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India-Arab-Med Corridor needs Iran for viability

By Farzad Salimifar

In 2023, the G20 summit in New Delhi announced a major new initiative: the India-Arab-Med Corridor. This proposed trade and investment route would connect India, West Asia, and the Mediterranean region. The realization of the project revolves around the collaboration of the West Asian countries. West Asia is a region of great economic potential, but it also faces a number of challenges that can make it difficult for corporations.

The India-Arab-Med Corridor project is not as easy as it seems to be. As Navdeep Suri commented on the project, “Translating a conceptually possible project into an economically viable one will require a high order of political will and diligent execution.” There are several challenges to the project:

1) More borders, more challenges

The project is envisioned to connect India to Europe through rail networks of 4 countries before sailing again to the EU borders. Harmonizing different railway lines is as challenging as provision of efficient and trustworthy customs processes. Each of these countries has its own challenges with developing and connecting their rail networks. The prospects for the rail lines beyond Saudi Arabia are laid in ambiguity. As once Navdeep Suri remarked, Jordan is reluctant to comment on the proposed railway corridor. The only National Railway Project in Jordan is focused on north-south development and connection with GCC countries. At the moment, there isn’t any official plan to connect Jordan’s rail network to Europe other than through Türkiye; other speculations are only calculated as “potential” by others. Jordan is the dead-end for the corridor.

2) Viability matters

Navdeep Suri correctly pointed out the fragile economic viability of the project, which is largely dependent on the freight volumes. This is an interdependent challenge; as long as the ambiguity in freight volumes persists, the viability of the project remains unclear, and vice versa. Further, the project is a multi-model corridor, passing through sea, land, and sea again to the EU, making the support more expensive and difficult. This is disadvantageous in comparison to other corridors like the International North-South Transport Corridor (INSTC).

3) Funding matters

The India-Arab-Med Corridor is a complex project in terms of national and foreign direct investments. Saudi Arabia and the UAE are self-sufficient, but challenges remain on Jordan’s side. Not only Jordan doesn’t have any other plan to direct national investment to connect the national rail network than through Turkey to connect to the EU, the foreign direct investment seems not to be happening either. There is no guarantee that the political and the funding wills materialize. Even experts doubted the US promise of investment. India also has difficulties attracting international investment to the project. Even the EU remained silent when it came to investment.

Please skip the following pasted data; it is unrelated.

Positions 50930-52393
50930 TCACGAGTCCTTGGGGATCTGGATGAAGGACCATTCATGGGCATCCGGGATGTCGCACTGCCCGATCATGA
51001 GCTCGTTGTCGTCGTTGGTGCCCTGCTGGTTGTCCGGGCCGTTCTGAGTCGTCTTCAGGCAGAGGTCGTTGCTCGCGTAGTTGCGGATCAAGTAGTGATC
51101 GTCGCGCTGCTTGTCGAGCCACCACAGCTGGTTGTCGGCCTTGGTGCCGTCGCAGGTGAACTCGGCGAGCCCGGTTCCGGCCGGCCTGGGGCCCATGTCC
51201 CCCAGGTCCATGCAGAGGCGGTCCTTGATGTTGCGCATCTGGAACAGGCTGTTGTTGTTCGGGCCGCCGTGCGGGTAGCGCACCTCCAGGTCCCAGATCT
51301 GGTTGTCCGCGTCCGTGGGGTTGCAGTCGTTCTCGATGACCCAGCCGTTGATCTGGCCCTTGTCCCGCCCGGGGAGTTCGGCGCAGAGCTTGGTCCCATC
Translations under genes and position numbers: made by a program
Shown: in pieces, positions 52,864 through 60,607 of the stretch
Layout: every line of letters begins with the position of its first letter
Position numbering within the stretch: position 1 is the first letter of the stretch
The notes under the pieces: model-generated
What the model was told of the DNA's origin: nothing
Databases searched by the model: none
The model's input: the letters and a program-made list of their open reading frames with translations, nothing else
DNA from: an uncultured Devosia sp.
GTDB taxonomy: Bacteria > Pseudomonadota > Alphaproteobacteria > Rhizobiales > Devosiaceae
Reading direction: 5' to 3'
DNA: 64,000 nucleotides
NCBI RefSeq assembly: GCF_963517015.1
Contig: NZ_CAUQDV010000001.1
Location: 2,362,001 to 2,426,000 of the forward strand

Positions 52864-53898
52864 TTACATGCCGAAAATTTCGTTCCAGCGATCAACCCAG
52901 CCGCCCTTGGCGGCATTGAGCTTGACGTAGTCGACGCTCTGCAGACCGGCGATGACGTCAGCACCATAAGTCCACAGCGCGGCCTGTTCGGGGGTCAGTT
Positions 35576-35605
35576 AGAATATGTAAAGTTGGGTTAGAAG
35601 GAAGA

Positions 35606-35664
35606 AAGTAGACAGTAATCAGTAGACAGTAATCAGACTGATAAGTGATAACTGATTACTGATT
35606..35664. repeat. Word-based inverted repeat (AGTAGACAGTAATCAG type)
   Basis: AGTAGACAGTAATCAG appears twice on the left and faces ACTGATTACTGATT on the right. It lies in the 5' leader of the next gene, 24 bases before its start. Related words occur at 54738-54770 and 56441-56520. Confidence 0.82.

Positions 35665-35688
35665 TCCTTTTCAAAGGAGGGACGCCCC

4) Tensions matter

Wes Asia has always been a sensitive region. Jordan has bilateral issues with Israel but maintains good relationships with Turkey. On the other side, Greece’s motivation to support the corridor is mainly to step up against Turkey. Further, the Palestinian question is still serious for Islamic countries. Jordan is still extremely wary of cooperating too closely with Israel on public projects, and the Saudis do not officially recognize Israel. Even in case of any viable rapprochement between Saudi Arabia and Israel, the region cannot fully be without tension about the relationships between Persian Gulf countries and the US, especially after recent rapprochements with China and Russia, and the widespread and systematic human rights violations of Israel in Gaza after October 7. Even if the governments compromise, the people would react.

5) Geography matters

The corridor is projected to cross the deserts from the UAE to Saudi Arabia and then on to Jordan, which substantially increases the cost of the project. However, the main issue is not the inshore routes, but the sea route that connects Mumbai to the UAE. As soon as the cargos leave the Mumbai port, they have to pass through the Strait of Hormuz to reach the UAE ports. The strait is one of the busiest sea corridors, mostly loaded with oil and gas tankers, making it dangerous as well. Overloading the corridor with further traffic threatens the viability of the India- Arab-Med Corridor, especially during peak season, July to September; the waiting time can be as long as 72 hours. Not to mention, the waiting time may get extended due to the size of the ships, traffic, weather conditions, checkouts and further measures in case of any tensions in the sea. This increases the unreliability, unpredictability, and cost of freight, which is detrimental to any economic corridor. Further, in case of any sea accident in the strait, the disruption would entail serious implications for oil supply, maritime trade and oil prices, especially when global oil stocks are low. This, in turn, increases the overall risk of investment in a project that is dependent on passing through the Strait of Hormuz.